Just in time for Halloween, we’re launching a Snap-O-Lantern kit. You can still build this robotic snapping pumpkin from scratch using our original instructions, or you can do it the easy way with this kit, which uses one of our ATtiny2313 target boards and has all the parts you’ll need— except the mini-pumpkin and three AA batteries.
We’re putting the full documentation for the kit on our wiki.
9 thoughts on “Snap-O-Lantern Kit”
Oh great idea! Is the ATTiny pre-programmed?
Yes, it is–no programming is required.
Oh good. I can do it, but it takes me a few tries to get the swish-and-flick right and pronounce leviOsa correctly.
I’m simply an inexperienced mom helping an 11 year old NPR listener. I’m looking for the servo horn extender online and am not sure what to order. Does this fit the bill?
Thank you for helping the next generation!
The link didn’t insert but here’s the title at ebay…
RC Airplane Glass Fiber Servo Arm Extension Standard Size (B13194)
That might work, but I’m not exactly sure how it would mount to the servo. You’re probably better off mechanically attaching *something* to the servo horn that will extend it– for example a popsicle stick. It certainly doesn’t need to be fiberglass.
I took the more DIY model and built a LEGO Snap-O-Lantern.
I built two of these for the 2013 season. I greatly enhanced and updated the basic code that EMS posted and added more servo ranges (now pinds B0-B5 each have a different servo range with B0 being the least and B5 being the most), including a double “mouth bounce” at the end to enhance the effect. (you can get the code here: https://github.com/scotttaggart/snap-o-lantern). To use my code, you will have to figure out how to program the attiny2313 with your computer. Here’s a poor qualitt video of the new code: http://youtu.be/7M6Actvrb9Y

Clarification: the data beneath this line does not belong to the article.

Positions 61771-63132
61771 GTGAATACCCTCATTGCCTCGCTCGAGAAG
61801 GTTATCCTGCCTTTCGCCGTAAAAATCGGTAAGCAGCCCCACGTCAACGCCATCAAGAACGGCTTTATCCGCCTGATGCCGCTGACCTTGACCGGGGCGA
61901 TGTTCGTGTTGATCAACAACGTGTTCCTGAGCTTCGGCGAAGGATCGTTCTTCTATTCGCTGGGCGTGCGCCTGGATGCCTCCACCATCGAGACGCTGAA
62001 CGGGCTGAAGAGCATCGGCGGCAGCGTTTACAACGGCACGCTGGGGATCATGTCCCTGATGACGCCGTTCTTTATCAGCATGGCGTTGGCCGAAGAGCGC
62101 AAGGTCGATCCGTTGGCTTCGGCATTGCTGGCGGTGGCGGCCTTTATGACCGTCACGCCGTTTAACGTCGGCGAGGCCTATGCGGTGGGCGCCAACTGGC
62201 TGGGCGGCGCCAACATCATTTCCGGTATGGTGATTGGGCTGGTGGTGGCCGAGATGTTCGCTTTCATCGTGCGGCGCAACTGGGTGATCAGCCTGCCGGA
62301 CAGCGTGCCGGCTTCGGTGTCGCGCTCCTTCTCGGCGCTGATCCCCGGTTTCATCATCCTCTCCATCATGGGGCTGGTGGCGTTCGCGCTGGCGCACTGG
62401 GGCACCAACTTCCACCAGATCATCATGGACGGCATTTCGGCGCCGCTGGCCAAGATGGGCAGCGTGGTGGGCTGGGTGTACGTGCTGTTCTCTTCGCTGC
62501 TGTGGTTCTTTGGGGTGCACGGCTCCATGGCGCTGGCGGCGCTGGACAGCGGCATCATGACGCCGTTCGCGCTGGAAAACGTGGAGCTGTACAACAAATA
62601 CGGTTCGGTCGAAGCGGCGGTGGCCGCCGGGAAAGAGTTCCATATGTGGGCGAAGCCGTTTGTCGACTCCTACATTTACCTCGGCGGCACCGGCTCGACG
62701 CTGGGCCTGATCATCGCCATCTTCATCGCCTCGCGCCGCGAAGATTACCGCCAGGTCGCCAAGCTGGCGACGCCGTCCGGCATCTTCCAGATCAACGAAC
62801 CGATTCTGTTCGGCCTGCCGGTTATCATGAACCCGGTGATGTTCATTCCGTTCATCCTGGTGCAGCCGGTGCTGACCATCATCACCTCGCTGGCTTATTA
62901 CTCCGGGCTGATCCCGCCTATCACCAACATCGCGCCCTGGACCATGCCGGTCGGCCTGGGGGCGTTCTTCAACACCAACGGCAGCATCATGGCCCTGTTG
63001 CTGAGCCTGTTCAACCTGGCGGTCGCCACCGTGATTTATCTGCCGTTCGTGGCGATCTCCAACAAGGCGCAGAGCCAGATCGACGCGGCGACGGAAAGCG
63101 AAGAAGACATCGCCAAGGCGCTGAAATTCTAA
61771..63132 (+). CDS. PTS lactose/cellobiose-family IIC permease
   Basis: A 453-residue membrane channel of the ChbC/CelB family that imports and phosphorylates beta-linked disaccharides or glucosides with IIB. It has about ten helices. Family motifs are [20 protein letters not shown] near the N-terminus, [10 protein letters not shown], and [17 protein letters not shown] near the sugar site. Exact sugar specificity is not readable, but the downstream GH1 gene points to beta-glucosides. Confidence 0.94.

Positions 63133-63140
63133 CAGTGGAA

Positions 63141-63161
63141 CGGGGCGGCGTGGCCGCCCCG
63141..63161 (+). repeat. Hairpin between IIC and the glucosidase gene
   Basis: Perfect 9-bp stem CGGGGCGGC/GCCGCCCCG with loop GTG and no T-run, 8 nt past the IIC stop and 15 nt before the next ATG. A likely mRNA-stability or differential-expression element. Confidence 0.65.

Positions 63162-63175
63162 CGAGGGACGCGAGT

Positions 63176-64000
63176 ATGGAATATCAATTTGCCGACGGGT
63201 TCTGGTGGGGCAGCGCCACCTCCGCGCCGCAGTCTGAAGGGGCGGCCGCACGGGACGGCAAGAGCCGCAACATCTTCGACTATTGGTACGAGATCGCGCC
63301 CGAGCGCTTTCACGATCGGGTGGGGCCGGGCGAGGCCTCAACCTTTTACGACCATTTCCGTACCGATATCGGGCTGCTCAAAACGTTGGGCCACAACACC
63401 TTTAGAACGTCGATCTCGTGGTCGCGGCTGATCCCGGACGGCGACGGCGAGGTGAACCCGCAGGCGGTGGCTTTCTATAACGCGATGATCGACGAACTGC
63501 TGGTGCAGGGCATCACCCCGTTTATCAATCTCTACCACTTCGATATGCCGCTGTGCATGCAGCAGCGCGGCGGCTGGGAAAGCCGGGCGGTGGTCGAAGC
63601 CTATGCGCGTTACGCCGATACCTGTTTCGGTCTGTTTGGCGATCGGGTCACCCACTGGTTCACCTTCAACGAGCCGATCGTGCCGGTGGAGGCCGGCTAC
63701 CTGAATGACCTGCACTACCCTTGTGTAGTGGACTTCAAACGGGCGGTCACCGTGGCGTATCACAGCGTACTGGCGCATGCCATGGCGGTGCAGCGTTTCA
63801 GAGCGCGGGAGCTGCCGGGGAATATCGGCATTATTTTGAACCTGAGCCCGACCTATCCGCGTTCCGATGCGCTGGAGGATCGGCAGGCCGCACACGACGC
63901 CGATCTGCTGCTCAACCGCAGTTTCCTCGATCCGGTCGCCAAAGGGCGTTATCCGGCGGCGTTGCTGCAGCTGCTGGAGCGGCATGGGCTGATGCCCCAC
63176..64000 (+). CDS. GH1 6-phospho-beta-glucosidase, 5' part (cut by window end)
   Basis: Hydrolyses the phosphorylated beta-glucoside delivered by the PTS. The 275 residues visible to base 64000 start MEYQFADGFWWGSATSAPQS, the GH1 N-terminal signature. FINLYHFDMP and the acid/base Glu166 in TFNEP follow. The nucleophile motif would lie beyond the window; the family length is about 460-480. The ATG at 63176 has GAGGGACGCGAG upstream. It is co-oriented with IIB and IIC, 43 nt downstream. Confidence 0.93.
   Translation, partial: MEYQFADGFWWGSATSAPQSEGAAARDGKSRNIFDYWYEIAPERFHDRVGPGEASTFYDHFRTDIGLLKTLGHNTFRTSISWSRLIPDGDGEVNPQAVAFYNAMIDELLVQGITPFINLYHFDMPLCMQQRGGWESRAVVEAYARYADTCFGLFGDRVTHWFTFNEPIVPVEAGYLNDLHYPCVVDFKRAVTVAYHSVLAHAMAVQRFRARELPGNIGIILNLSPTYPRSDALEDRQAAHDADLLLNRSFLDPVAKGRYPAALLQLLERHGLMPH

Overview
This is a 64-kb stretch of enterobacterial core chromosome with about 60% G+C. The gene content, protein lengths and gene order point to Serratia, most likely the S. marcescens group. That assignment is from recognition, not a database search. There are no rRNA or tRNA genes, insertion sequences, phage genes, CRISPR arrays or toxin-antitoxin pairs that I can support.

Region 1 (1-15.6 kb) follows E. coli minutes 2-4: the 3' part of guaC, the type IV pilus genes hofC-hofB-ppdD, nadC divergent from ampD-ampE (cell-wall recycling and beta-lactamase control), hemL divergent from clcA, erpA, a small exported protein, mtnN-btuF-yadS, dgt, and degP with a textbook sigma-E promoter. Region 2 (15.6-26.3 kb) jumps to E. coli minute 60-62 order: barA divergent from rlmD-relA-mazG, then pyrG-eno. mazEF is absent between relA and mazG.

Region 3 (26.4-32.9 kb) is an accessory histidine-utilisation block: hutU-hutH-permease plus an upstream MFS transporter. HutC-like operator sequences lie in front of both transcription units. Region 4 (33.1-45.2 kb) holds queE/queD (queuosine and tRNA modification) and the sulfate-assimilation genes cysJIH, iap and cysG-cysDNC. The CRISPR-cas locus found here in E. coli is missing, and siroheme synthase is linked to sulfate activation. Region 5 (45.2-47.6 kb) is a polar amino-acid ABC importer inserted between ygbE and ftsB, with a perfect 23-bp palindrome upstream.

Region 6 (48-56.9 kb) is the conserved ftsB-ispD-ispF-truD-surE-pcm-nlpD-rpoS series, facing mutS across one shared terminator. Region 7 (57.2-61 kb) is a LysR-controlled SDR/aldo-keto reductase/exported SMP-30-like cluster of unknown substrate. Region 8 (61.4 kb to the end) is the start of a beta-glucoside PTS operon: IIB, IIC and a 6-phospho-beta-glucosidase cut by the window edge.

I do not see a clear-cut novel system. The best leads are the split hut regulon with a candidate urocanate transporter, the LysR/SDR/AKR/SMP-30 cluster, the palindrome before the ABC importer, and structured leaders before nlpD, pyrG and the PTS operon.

Also, I made these enhancements to building the snap-o:
1) I uses a cut bicycle spoke for the hinge (passed it all the way through both sides of the pumpkin). This makes the hinging much more reliable and sturdy.
2) I cut a thin sheet of clear plastic (not suranwrap) and adhered it to the top-inside of the pumpkin so the servo arm would ride on this plastic “bearing” surface instead of the raw pumpkin. This makes the pumpkin last longer and the “lift” smoother.
3) I mounted the servo on a thin piece of aluminum plate that sits inside the bottom 1/2 of the pumpkin. This plate helps keep the servo stable during operation and makes the mouth opening process smooth and reliable.
4) If you use my code you can hook a piezo buzzer to pin D3 of the attiny2313 that will sound during the mouth open time. (you can hear it and see it in the above mentioned video).
5) you can email me at taggart at taggarts dot org with questions, etc.
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